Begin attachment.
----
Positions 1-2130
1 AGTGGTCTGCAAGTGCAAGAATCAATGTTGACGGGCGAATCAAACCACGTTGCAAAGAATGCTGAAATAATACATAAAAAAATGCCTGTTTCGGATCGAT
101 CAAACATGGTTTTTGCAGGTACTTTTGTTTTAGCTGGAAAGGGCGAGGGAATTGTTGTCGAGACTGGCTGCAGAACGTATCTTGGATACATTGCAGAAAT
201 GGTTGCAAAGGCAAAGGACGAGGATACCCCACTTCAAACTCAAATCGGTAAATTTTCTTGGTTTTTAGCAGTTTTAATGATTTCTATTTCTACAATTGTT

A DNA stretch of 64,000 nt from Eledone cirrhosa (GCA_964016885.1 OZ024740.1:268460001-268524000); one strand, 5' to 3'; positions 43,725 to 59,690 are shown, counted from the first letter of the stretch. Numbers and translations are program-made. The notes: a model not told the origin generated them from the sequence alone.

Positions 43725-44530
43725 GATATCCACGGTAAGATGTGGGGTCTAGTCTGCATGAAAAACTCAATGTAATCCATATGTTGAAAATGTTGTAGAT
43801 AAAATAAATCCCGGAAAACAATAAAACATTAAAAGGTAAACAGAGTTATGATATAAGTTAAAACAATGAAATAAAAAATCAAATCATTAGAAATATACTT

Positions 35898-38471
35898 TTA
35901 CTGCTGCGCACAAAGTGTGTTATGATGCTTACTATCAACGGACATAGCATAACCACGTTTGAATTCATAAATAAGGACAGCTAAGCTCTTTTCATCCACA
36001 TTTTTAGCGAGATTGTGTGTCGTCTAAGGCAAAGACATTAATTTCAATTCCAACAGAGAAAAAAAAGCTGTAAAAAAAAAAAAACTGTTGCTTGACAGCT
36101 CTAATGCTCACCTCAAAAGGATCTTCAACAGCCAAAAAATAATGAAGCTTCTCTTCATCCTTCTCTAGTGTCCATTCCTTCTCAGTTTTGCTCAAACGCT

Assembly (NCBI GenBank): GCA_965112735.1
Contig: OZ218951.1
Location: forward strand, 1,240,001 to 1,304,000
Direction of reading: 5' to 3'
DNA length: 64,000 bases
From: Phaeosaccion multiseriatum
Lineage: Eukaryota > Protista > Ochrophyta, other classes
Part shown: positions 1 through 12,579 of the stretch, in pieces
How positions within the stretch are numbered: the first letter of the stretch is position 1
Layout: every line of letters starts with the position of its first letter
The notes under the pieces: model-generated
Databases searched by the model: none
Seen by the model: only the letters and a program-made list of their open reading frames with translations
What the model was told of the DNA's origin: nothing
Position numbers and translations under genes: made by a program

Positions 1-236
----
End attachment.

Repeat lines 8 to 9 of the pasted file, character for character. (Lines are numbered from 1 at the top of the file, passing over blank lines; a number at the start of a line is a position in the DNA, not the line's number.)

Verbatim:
43801 AAAATAAATCCCGGAAAACAATAAAACATTAAAAGGTAAACAGAGTTATGATATAAGTTAAAACAATGAAATAAAAAATCAAATCATTAGAAATATACTT

Positions 35898-38471